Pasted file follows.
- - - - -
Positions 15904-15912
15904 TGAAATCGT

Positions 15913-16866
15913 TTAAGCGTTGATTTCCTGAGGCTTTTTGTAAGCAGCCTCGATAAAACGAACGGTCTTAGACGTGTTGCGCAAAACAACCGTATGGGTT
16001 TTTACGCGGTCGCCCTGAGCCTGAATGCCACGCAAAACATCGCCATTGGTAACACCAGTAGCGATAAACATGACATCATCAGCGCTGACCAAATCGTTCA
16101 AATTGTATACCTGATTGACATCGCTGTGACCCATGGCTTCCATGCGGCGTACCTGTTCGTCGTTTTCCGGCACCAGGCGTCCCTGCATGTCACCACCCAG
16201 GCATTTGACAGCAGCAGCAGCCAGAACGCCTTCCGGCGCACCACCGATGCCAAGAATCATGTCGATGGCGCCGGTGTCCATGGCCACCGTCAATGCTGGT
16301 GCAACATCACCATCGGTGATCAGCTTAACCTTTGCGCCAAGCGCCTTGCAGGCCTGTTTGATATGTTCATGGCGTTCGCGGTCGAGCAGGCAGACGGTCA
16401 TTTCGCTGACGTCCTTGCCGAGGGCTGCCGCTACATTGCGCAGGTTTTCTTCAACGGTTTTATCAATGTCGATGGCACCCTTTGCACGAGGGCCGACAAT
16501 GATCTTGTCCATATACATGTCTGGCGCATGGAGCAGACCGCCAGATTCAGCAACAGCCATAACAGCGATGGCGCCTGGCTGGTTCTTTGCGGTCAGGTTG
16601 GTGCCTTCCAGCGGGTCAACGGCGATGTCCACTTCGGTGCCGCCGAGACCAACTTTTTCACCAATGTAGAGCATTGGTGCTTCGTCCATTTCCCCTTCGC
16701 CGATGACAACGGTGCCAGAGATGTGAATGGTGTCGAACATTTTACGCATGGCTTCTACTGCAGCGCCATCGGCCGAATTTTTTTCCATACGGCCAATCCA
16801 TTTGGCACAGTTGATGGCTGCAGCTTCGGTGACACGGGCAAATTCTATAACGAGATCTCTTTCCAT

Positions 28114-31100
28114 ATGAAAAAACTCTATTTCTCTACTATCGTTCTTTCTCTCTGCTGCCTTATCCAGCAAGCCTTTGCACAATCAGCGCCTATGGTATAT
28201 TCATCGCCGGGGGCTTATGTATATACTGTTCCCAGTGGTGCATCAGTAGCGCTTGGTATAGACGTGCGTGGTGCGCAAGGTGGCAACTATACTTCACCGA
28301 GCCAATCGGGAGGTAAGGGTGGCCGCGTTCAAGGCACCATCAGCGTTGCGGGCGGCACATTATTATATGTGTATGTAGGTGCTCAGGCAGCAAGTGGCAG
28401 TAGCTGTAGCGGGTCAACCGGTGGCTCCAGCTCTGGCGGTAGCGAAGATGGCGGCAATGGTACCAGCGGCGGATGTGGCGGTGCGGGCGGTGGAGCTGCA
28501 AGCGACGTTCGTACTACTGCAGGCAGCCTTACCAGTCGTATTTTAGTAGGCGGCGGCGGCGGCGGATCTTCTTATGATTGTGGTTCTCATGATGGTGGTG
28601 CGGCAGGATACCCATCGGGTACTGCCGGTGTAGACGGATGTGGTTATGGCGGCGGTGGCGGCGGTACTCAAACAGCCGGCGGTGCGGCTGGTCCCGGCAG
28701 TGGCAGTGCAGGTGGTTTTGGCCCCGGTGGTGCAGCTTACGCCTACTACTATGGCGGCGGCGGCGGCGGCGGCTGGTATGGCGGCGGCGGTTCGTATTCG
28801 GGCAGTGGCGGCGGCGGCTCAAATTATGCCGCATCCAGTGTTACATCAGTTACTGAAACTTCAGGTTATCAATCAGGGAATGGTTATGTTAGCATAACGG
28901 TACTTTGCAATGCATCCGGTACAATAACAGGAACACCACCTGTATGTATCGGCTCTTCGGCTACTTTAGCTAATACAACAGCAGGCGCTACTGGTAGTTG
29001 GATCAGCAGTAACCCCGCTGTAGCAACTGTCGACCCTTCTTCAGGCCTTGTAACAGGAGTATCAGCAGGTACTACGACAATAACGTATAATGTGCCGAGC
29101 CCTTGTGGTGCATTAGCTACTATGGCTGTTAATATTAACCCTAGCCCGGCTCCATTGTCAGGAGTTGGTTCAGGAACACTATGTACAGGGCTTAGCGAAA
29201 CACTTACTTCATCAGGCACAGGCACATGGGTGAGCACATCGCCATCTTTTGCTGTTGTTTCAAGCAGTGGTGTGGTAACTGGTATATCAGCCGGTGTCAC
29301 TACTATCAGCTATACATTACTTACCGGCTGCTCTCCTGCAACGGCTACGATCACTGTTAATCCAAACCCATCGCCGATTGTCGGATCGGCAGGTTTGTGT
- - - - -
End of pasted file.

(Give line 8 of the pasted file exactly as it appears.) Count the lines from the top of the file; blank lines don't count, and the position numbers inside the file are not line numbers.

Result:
16301 GCAACATCACCATCGGTGATCAGCTTAACCTTTGCGCCAAGCGCCTTGCAGGCCTGTTTGATATGTTCATGGCGTTCGCGGTCGAGCAGGCAGACGGTCA